Pence caught in the Ukraine un­der­tow

He’s not pulled di­rectly in, but he swirls on the edges

USA TODAY International Edition - - FRONT PAGE - Mau­reen Groppe

WASH­ING­TON – As the White House scram­bled in late Au­gust to swap Vice Pres­i­dent Mike Pence into a pre­planned pres­i­den­tial trip to Poland, there was one meet­ing Pence was adamant stay on the sched­ule: a sit- down with Ukraine’s new pres­i­dent.

Nearly $ 400 mil­lion in U. S. mil­i­tary as­sis­tance that Ukraine was desperate for as a counter to Rus­sian ag­gres­sion had been on hold for weeks.

When Pence and Ukrainian Pres­i­dent Volodymyr Ze­len­sky met Sept. 1 in a win­dow­less con­fer­ence room of Vice Pres­i­dent Mike Pence has broadly de­nied know­ing about the al­le­ga­tions at the cen­ter of the im­peach­ment in­quiry. But Pence’s name came up dur­ing the tes­ti­mony of about a dozen of the 17 peo­ple who have tes­tified ei­ther in public or in pri­vate. the Mar­riott in down­town War­saw, the stalled aid was the first is­sue a frus­trated Ze­len­sky raised.

Pence, sur­rounded by both sides’ aides and Cabi­net mem­bers, did not specifically dis­cuss with Ze­len­sky the rea­sons be­hind the hold, ac­cord­ing to tes­ti­mony in House Democrats’ im­peach­ment in­quiry into Pres­i­dent Don­ald Trump’s deal­ings with Ukraine. In­stead, Pence as­sured Ze­len­sky that the United States was fully be­hind Ukraine and that he would talk to Trump to try to get the as­sis­tance re­leased.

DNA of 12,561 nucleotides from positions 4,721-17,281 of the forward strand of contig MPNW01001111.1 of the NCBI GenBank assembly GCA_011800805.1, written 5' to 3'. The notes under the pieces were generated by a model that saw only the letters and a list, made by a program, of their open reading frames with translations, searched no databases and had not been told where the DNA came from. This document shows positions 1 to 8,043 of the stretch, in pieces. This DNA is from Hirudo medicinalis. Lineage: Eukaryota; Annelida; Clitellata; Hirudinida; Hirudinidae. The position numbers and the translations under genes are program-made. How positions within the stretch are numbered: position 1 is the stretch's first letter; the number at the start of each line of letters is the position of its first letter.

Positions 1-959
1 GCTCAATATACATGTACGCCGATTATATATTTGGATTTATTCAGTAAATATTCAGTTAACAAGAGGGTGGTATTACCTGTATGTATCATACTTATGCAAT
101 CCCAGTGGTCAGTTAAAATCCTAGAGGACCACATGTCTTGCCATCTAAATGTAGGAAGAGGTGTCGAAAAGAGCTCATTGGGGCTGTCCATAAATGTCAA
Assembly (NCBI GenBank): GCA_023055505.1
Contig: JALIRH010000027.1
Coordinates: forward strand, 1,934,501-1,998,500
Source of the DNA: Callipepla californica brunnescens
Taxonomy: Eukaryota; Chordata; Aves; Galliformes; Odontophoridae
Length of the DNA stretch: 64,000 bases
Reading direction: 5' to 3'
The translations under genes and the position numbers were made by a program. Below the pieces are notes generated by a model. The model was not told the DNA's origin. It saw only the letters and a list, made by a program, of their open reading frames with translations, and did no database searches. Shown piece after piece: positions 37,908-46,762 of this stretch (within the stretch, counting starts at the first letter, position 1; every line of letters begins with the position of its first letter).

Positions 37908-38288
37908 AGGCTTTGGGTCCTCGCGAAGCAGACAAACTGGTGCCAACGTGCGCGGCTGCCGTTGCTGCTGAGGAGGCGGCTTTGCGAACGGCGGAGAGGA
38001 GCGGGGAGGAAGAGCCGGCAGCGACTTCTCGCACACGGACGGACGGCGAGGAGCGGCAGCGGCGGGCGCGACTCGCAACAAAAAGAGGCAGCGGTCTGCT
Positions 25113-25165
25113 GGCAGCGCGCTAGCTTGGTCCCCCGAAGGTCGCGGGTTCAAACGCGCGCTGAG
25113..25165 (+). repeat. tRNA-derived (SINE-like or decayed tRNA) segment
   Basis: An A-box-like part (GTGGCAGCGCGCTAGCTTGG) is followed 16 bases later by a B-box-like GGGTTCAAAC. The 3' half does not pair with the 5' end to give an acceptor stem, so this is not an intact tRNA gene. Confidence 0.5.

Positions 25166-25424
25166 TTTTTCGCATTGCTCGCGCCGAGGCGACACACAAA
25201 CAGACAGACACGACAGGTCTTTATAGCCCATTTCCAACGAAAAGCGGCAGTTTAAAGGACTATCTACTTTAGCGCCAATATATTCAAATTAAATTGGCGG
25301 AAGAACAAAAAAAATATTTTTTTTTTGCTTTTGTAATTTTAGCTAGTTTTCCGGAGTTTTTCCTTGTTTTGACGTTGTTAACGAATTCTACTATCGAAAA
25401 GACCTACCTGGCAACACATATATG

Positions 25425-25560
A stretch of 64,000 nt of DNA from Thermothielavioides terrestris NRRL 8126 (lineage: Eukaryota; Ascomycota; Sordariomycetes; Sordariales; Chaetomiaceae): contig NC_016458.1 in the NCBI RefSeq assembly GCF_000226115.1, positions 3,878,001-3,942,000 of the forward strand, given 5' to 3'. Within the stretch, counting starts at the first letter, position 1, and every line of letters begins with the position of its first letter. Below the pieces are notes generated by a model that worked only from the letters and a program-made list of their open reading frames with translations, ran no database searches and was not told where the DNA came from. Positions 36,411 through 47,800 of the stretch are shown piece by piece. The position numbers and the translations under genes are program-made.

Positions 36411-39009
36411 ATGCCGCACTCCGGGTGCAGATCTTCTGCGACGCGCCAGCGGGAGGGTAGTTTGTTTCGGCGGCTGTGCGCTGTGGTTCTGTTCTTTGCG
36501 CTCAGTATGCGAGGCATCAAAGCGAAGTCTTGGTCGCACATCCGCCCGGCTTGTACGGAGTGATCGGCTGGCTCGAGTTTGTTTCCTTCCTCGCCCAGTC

It was diplo­mat Gor­don Sond­land who, in an an­te­room with a se­nior Ukrainian official af­ter the for­mal meet­ing, re­layed that Ukraine could boost efforts

to un­freeze the money if officials would an­nounce an in­ves­ti­ga­tion into Burisma, the Ukrainian en­ergy com­pany that Hunter Bi­den worked for when his fa­ther, Joe Bi­den, was vice pres­i­dent.